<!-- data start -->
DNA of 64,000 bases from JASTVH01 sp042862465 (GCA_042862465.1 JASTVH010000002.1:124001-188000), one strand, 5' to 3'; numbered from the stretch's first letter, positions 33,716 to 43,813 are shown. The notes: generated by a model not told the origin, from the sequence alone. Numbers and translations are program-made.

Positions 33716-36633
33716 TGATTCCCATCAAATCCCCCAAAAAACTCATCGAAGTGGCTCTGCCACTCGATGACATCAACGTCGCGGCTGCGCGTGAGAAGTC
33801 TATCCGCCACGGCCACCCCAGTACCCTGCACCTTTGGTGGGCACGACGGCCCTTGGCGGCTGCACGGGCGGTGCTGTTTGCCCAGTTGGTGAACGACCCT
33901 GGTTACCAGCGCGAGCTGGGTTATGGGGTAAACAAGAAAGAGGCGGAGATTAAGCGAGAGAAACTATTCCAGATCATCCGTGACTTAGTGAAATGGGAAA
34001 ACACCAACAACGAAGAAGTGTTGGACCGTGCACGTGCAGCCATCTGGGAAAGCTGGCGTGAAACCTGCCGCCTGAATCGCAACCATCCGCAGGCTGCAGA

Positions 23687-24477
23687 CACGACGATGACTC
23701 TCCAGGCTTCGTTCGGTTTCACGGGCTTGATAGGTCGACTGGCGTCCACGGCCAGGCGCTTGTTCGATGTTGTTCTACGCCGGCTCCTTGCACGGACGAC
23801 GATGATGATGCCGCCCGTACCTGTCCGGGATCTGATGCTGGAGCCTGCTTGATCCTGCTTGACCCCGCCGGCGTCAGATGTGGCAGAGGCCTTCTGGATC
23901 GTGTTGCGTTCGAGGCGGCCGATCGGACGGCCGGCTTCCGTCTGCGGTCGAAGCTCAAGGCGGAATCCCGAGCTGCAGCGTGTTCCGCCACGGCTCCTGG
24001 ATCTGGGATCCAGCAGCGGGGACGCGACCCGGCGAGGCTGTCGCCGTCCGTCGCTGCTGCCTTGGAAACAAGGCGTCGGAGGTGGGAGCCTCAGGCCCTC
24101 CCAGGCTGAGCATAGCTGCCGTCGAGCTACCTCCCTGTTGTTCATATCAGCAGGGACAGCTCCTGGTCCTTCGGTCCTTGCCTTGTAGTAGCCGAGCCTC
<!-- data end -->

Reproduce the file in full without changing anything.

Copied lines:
DNA of 64,000 bases from JASTVH01 sp042862465 (GCA_042862465.1 JASTVH010000002.1:124001-188000), one strand, 5' to 3'; numbered from the stretch's first letter, positions 33,716 to 43,813 are shown. The notes: generated by a model not told the origin, from the sequence alone. Numbers and translations are program-made.

Positions 33716-36633
33716 TGATTCCCATCAAATCCCCCAAAAAACTCATCGAAGTGGCTCTGCCACTCGATGACATCAACGTCGCGGCTGCGCGTGAGAAGTC
33801 TATCCGCCACGGCCACCCCAGTACCCTGCACCTTTGGTGGGCACGACGGCCCTTGGCGGCTGCACGGGCGGTGCTGTTTGCCCAGTTGGTGAACGACCCT
33901 GGTTACCAGCGCGAGCTGGGTTATGGGGTAAACAAGAAAGAGGCGGAGATTAAGCGAGAGAAACTATTCCAGATCATCCGTGACTTAGTGAAATGGGAAA
34001 ACACCAACAACGAAGAAGTGTTGGACCGTGCACGTGCAGCCATCTGGGAAAGCTGGCGTGAAACCTGCCGCCTGAATCGCAACCATCCGCAGGCTGCAGA

Positions 23687-24477
23687 CACGACGATGACTC
23701 TCCAGGCTTCGTTCGGTTTCACGGGCTTGATAGGTCGACTGGCGTCCACGGCCAGGCGCTTGTTCGATGTTGTTCTACGCCGGCTCCTTGCACGGACGAC
23801 GATGATGATGCCGCCCGTACCTGTCCGGGATCTGATGCTGGAGCCTGCTTGATCCTGCTTGACCCCGCCGGCGTCAGATGTGGCAGAGGCCTTCTGGATC
23901 GTGTTGCGTTCGAGGCGGCCGATCGGACGGCCGGCTTCCGTCTGCGGTCGAAGCTCAAGGCGGAATCCCGAGCTGCAGCGTGTTCCGCCACGGCTCCTGG
24001 ATCTGGGATCCAGCAGCGGGGACGCGACCCGGCGAGGCTGTCGCCGTCCGTCGCTGCTGCCTTGGAAACAAGGCGTCGGAGGTGGGAGCCTCAGGCCCTC
24101 CCAGGCTGAGCATAGCTGCCGTCGAGCTACCTCCCTGTTGTTCATATCAGCAGGGACAGCTCCTGGTCCTTCGGTCCTTGCCTTGTAGTAGCCGAGCCTC